Based on these experiences, I know that Colorado's campaign finance laws constitute a major violation of free speech rights. First and foremost, free speech means that people are entitled to express and advocate their ideas without forcible inference from the government or anyone else. Second, free speech means that people are entitled to join together in their speech: they have a right to pool their resources and their talents so as to more effectively express and advocate shared values and ideas. Third, free speech means that people are entitled to say as much or as little as they please, including speaking (or funding others' speech) anonymously.

Here in Colorado, we do not have free speech in elections. We the people cannot join together to express our views on upcoming elections--not unless we register with the government and submit regular reports disclosing our identities and minute details of our finances. Any failure to do so--even if only some trivial error--can result in being dragged to court by our political opponents and then being forced to pay hundreds if not thousands of dollars in fines. In essence, we speak about elections not by right, but by government permission.

Moreover, to obtain that government permission to speak on elections, people must be willing and able to navigate a labyrinth of red tape and paperwork. They must be willing and able to pay thousands of dollars in attorney fees and fines. Progressive activists and politicians demand even more "transparency" (i.e. more burdensome and intrusive disclosures) and more "accountability" (i.e. more hefty fines for errors). They know that the current rules stifle speech--particularly the speech of small groups with little money. Their lack of concern for this repression of citizen activists reveals that their goal is not a more informed electorate. Instead, these progressives seek to expand their own political power by any means, including forcibly silencing their opponents. That's disgraceful.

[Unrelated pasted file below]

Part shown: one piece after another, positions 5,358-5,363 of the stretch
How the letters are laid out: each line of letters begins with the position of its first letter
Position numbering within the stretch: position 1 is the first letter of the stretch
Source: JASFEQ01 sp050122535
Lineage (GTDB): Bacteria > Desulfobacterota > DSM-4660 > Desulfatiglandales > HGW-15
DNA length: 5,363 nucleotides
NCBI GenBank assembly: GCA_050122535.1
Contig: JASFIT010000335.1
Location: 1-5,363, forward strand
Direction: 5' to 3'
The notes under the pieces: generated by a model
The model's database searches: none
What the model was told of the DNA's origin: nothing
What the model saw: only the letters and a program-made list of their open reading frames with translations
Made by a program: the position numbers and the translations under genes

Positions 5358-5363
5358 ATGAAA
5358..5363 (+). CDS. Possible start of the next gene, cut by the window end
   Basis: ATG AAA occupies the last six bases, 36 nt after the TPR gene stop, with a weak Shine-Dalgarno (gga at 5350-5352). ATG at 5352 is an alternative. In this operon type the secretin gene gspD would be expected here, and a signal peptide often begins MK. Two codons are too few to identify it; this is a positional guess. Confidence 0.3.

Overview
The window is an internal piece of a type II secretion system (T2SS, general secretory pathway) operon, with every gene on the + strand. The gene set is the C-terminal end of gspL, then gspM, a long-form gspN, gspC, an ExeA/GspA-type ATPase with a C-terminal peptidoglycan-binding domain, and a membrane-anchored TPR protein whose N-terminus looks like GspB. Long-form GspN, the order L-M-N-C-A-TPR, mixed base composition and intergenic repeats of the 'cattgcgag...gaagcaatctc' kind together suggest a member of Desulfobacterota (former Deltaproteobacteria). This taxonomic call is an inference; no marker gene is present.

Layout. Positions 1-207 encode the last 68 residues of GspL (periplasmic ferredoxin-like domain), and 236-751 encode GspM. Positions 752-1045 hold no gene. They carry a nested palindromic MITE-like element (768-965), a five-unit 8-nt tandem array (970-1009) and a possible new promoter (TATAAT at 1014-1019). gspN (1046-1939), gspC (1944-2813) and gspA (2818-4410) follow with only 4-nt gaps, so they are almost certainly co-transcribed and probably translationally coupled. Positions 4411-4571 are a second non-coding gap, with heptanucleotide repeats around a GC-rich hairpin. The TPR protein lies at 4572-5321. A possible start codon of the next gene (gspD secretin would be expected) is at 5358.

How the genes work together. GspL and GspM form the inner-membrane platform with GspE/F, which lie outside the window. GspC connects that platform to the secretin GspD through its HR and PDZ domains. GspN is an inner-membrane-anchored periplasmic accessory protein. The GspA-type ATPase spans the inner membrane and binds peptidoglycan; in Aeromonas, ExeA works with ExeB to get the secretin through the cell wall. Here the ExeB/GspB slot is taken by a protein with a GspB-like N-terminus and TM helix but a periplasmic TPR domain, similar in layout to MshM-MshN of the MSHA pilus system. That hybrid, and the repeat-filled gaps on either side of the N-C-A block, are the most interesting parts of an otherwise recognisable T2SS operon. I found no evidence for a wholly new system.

Free speech requires nothing less than repealing or overturning all of Colorado's campaign finance laws. In the meantime, however, the campaign finance rules can be made less confusing, less onerous, and less risky. For the most part, the proposed rule changes are a huge step in that direction, and that's why I support them. Here, I'd like to discuss four proposed changes: (1) the definition of an issue committee, (2) privacy for contributors worried about safety, (3) penalties and waivers, and (4) aggregating contributions and expenditures.

(1) The Definition of an Issue Committee

As I understand the current rules, any group of two or more persons qualifies as an "issue committee" if the group (a) works for or against a ballot measure as a "major purpose" and (b) spends or receives more than $200.

Proposed Rule 4.1 affirms that the $200 reporting threshold is raised to $5000, although litigation is pending. I support that change: small groups with limited resources should be able to advocate for or against ballot measures without incurring the onerous burden of registering, opening a new bank account, and then reporting their finances. As I said in the May hearing, however, I'd like the reporting threshold to be raised even higher, at least to $10,000.